In the screen above, if you click on "Configuration instructions", you would get this:
    Screen Shot
    Choose the instructions for your particular "Mail Client" for more details.

Why do I like Gmail?

  1. Spam filter,
  2. Spam filter, and
  3. Spam filter. Years ago I made the mistake of putting various eMail addresses on web pages. At first this wasn't a problem, then programmers built eMail address mining programs. Soon after that not only was I was getting junk mail, but more and more spam. Now eMail addresses on any web pages I create appear only as graphics ... someone has to read them and type them in. This works great for new eMail addresses, but it's too late for old addresses I want to keep forever. I now get over 1200 messages a day with spam, viruses, or other junk I never want to see. Gmail hides 99+% of them.
  4. Virus protection. I have never, ever seen a virus attached to an eMail since I started using Gmail. (As part of their protection, any .EXE or similar files sent as an attachment automatically get deleted ... since they don't tell you when it happens this is occasionally a problem, let me know if you need a work-around.)
  5. You continue to use your favorite eMail client (Windows Mail, Outlook Express, Thunderbird, etc.)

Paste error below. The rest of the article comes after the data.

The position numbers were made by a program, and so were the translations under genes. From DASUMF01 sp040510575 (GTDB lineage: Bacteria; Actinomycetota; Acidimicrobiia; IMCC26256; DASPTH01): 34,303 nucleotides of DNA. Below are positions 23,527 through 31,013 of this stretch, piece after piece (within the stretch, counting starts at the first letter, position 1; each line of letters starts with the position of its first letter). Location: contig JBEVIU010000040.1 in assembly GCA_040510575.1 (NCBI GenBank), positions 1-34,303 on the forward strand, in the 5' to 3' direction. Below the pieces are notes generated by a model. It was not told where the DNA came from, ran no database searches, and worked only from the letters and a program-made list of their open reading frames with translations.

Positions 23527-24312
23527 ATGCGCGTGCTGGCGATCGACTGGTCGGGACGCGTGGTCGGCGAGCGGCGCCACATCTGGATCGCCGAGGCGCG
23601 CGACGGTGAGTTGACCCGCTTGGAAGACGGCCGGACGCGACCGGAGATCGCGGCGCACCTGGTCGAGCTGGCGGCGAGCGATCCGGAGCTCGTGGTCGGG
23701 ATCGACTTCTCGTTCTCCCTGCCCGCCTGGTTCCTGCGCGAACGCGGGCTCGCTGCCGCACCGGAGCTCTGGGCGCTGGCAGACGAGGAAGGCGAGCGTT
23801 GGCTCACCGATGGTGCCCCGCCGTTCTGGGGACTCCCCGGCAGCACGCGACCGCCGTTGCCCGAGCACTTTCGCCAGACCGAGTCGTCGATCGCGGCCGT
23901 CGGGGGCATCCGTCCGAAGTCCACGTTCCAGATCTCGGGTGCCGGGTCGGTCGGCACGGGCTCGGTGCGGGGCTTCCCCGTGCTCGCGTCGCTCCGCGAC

6. All your mail is archived on-line as well as on your computer so you can access an old message from anywhere.
  7. Even mail you send from your eMail client is archived in Gmail's "Sent Mail".
  8. You can read and answer mail though the on-line interface, even archive it. Yet when you're ready to download mail to your eMail client via POP, it knows which messages have never been downloaded and retrieves them all. It even downloads the mail you sent using the on-line interface so your local eMail archive is complete. (Since most clients don't recognize those messages as sent mail, every so often I sort by sender and just move messages with my name on them into my local Sent Mail folder.)
  9. A single Inbox that supports multiple eMail addresses.
  10. Even on a dial-up line I've taken to using the on-line interface 95% of the time. Now I only download to my client program once or twice a week when my laptop has a high-speed wireless connection.
  11. Attached pictures show up as thumbnails (see illustration in Safe Computing) which is great (much faster) on a dial-up line. If you need to download before you have a high-speed connection, there is an option to download all of them at once which means you can walk away during the download. This download is twice as fast as downloading to a client program because anything downloaded through this interface is not encoded as text (which all attachments have to be, and which makes them twice as big).
  12. With snippets, there are many messages I don't have to even open (see illustration in Safe Computing).
  13. Many other nice features are illustrated in Safe Computing. Most of them under #4, but don't miss the point about installing "Web of Trust" under #2. Biggest threat these days is not from attachments, but in clicking on dangerous links in eMails.
  14. Don't forget to export your current Address book as a CSV file. Then import it into Gmail so you have it when away from your computer.